On the other hand, if the answer of the step S16 is NO, meaning that the dynamic range broadening processing is not effective, then the system controller 20 selects the mixed read-out mode for actual pickup and then generates the control signals 20 a, 20 b and 20 c appropriate for the read-out mode. The system controller 20 then determines whether or not the operator has pushed the shutter release button in its second stroke S2 (step S20). If the answer of the step S20, then the system controller 20 waits until the shutter release has been depressed in its second stroke S2. If the answer of the step S20 is YES, then the system controller 20 executes exposure and then causes signal charges to be read out (step S26). In the mixed read out mode, signal charges stored in the main and subregions 140 b and 140 c are read out to the vertical transfer registers 142 at the same time. Because a single packet or potential well is formed for each photosensitive cell 140 in each of the vertical transfer registers 142, the signal charges read out from the cell 140 are mixed together.

After the step S26, the system controller 20 executes usual signal processing with pixel data 16 a derived from the signals 14 c read out from the image sensor 14 b (step S28). In this case, the image memory 180 b, WB gain circuit 182 b, gamma corrector 184 b and image adder 186 are not necessary and therefore caused to stop operating. By selecting the mixed read-out mode and making the above circuits 180 b, 182 b, 184 b and 186 inoperative, it is possible not only to obviate wasteful dynamic range broadening, which would aggravate power consumption, but also to obviate a picture with soft tone. The above pixel data are then processed by the synchronization processor 188 and corrector 190 in response to the control signal 20 a output from the system controller 20. The mixed read-out mode enhances the sensitivity of the individual photosensitive cell as well as the S/N (signal-to-noise) ratio of the resulting signals.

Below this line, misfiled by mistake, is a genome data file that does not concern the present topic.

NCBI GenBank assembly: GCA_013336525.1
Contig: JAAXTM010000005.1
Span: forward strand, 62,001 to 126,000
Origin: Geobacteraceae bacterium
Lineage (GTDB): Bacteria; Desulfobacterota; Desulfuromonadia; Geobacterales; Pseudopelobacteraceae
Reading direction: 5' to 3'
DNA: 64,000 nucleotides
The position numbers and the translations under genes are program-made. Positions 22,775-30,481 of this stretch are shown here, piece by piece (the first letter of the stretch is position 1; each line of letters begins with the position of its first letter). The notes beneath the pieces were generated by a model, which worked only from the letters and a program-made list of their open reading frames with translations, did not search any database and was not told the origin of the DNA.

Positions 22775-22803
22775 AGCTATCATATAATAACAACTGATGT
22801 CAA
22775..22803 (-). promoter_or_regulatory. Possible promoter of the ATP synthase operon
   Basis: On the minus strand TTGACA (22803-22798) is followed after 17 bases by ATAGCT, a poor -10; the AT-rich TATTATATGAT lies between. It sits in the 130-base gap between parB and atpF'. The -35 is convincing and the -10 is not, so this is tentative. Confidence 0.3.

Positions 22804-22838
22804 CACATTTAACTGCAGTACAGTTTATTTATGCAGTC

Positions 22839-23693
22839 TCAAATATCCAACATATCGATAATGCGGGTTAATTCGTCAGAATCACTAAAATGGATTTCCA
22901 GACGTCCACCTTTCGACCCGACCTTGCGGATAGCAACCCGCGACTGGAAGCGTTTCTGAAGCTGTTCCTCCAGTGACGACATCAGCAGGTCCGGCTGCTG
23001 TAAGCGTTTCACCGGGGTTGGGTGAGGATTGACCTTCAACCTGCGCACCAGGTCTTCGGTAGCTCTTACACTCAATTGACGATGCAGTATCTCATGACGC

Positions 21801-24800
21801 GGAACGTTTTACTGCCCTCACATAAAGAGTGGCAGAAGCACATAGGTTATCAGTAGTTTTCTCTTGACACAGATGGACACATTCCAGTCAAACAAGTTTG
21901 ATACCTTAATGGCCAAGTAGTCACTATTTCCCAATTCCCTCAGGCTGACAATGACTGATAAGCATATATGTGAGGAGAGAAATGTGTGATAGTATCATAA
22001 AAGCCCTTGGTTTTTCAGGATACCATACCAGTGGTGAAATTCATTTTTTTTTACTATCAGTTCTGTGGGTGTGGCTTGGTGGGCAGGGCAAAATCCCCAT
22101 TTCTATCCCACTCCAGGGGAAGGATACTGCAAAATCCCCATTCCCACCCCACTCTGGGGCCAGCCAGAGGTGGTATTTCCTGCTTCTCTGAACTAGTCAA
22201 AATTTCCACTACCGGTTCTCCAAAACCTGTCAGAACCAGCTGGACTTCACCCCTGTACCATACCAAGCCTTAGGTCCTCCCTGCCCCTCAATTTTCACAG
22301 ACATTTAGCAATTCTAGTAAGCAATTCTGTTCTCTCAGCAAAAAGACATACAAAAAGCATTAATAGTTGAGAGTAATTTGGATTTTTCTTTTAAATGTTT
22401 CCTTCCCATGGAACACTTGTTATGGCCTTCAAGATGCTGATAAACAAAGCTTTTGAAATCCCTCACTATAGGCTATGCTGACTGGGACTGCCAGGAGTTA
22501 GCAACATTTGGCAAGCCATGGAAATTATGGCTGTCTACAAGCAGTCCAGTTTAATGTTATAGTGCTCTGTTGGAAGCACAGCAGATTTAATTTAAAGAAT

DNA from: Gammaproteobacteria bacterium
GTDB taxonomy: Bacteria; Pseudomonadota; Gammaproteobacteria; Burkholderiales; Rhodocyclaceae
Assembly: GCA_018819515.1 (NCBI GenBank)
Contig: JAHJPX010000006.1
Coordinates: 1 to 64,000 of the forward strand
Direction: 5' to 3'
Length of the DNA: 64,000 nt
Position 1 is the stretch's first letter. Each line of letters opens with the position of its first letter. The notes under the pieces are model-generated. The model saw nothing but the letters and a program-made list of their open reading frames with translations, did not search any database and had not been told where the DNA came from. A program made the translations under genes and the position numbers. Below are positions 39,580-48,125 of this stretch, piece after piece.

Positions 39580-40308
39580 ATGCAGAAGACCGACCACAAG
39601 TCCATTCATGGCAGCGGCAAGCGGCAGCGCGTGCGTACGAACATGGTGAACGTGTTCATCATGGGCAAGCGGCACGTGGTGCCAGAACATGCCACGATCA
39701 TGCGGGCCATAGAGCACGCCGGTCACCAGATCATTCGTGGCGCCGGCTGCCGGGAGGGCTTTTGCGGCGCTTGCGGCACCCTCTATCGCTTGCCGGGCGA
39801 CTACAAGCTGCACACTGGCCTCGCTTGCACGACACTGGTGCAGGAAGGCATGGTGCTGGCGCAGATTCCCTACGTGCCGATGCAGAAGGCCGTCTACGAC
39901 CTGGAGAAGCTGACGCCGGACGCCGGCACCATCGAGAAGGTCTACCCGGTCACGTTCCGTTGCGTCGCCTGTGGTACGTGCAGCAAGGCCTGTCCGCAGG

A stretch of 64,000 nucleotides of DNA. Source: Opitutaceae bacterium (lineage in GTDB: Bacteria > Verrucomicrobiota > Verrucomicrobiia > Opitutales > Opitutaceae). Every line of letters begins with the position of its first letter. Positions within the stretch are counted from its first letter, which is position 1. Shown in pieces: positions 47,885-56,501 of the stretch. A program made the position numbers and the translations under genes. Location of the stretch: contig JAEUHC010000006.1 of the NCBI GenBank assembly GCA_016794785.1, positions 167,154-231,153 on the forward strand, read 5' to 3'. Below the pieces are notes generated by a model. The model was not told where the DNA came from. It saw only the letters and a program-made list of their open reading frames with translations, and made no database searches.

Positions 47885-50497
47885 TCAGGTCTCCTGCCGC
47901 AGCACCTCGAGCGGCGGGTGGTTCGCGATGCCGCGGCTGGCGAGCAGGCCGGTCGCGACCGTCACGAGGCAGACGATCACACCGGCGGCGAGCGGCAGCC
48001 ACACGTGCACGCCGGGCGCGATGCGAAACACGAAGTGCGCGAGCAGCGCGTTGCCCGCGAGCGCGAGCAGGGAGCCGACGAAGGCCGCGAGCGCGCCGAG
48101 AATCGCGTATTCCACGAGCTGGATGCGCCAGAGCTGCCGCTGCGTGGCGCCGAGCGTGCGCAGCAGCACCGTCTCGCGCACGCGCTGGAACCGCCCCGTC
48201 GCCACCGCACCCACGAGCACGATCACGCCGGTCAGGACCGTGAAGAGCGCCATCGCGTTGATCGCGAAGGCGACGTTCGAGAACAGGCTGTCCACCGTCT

In both of the dynamic range broadening processing and usual processing, the compander 192 compresses the image data and stores the compressed image data in the storage 30 (step S30). In the signal processor 18, the image reducer 194 thins out the image data to thereby cause the monitor 28 to display a picture in a reduced scale. After the compressed image data have been written into the storage 30, the pickup of a single still picture ends.